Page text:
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Travis Airman sings at the World Series

  • Published
  • By Staff Sgt. Megan May
  • U.S. Air Force Band of the Golden West
It was a gorgeous fall evening Oct. 26, in San Francisco when a stadium full of 40,000 excited baseball fans paused to honor America during the seventh-inning stretch of Game 5 of the 2014 World Series.

Airman 1st Class Michelle Doolittle, an Air Force Band of the Golden West vocalist, looked up from her place on the field and savored the final moment as the crowd roared at AT&T Park. After only six months on active duty, her performance of "God Bless America" inspired San Francisco Giants and Kansas City Royals fans to join voices in celebrating the nation and paying tribute to its military members.

Doolittle's family history said it motivated her to join the Air Force. She is the first female in her family to serve.

"The tradition and legacy of service goes back for generations, most notably with Gen. James H. Doolittle of the famous Doolittle Raiders from World War II, who was second cousin to my great-grandfather," Doolittle said. "My father also served in the Presidential Honor Guard during the Ronald Reagan administration and planted the seed for me to want to play with the Air Force band."

After earning her master's degree at New England Conservatory of Music, Doolittle won an audition with the Band of the Golden West earlier this year. She graduated basic military training in May and reported for duty at Travis Air Force Base, California, where she performs as a vocalist for military events and community outreach concerts.

One of the primary missions of the Band of the Golden West is to represent the excellence of all Airmen to the general public. By singing at sporting events, Doolittle inspires patriotism, honors the nation's heritage and displays professionalism while wearing the uniform.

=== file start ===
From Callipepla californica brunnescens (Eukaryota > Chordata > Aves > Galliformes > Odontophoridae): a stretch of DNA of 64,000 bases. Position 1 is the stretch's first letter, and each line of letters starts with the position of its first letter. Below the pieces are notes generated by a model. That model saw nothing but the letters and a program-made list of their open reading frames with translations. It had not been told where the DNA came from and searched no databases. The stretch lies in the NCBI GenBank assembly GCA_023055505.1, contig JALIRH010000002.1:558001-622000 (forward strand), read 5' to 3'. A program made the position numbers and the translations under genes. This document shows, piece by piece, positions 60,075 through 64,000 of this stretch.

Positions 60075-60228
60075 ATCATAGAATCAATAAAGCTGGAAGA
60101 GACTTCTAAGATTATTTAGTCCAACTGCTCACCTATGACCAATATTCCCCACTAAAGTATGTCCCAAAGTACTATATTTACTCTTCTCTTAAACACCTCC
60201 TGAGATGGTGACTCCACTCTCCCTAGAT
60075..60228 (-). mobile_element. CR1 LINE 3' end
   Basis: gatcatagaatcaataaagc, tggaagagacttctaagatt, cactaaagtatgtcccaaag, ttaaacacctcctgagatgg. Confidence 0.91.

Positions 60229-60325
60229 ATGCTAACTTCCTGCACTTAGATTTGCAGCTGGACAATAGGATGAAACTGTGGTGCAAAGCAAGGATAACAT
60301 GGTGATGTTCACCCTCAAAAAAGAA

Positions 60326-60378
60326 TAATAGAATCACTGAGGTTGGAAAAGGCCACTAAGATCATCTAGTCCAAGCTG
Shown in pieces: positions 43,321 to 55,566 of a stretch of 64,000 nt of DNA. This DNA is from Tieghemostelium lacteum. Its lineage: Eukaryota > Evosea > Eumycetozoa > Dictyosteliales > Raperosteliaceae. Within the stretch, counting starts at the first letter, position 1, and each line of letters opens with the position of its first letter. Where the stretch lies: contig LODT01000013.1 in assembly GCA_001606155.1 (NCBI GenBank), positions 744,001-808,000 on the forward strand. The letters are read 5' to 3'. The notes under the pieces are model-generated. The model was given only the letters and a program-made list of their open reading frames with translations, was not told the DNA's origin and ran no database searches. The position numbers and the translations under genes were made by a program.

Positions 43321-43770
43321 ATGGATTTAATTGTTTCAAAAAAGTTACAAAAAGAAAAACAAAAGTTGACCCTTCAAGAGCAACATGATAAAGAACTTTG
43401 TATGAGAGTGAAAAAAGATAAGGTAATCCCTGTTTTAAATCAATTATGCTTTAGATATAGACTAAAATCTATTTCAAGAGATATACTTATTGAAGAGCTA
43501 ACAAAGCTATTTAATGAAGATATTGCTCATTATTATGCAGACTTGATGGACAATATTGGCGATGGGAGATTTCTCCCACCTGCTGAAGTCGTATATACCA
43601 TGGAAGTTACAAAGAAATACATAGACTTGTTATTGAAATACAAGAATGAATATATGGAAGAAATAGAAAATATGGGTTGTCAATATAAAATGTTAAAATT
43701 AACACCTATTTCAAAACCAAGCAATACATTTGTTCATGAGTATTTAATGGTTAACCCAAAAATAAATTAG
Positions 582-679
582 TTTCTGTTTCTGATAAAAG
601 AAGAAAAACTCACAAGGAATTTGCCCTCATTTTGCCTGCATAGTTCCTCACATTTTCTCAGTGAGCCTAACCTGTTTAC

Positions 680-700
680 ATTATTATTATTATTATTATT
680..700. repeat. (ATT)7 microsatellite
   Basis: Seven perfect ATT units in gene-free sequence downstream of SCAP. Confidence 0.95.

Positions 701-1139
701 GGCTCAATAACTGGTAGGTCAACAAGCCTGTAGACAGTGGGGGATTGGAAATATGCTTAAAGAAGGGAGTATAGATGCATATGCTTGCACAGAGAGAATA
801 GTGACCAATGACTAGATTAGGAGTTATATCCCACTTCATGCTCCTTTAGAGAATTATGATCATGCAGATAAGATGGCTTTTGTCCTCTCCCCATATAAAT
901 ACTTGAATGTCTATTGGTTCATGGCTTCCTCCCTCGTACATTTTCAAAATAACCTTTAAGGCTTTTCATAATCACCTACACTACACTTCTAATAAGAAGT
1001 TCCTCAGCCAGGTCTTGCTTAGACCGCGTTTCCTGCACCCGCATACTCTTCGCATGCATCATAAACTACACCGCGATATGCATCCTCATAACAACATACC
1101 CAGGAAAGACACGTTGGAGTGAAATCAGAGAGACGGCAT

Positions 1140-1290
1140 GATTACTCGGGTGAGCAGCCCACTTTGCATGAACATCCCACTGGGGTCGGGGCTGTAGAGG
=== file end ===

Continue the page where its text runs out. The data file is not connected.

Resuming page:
Originally from Santa Cruz, California, Doolittle grew up watching the Giants and always felt loyalty toward her Bay Area team.

"I've spent my whole life preparing for an opportunity like this," Doolittle said. "I am so proud to represent our great Air Force. Even if one person is inspired by my performance then I've accomplished my goal."

"Although I cannot speak for the entire organization, the San Francisco Giants family, players, employees, and fans, hold our service members to the highest regard," said Monica Franco, a promotions and special event intern for the San Francisco Giants.
"When they perform, it allows those in attendance to remember their time serving, those currently serving, veterans and all of the sacrifices made by those fighting for our freedom. I love meeting these courageous men and women. It is always such an honor to have them participate in our ceremonies."

While Doolittle said she loves the opportunity to sing at large events, she most appreciates singing the national anthem for retirement ceremonies.

"To retire from the U.S. Air Force, you have given a minimum of 20 years of service to our country," she said. "The fact that I am able to be a small part of the ceremony and say thank you for their commitment and service is such an honor."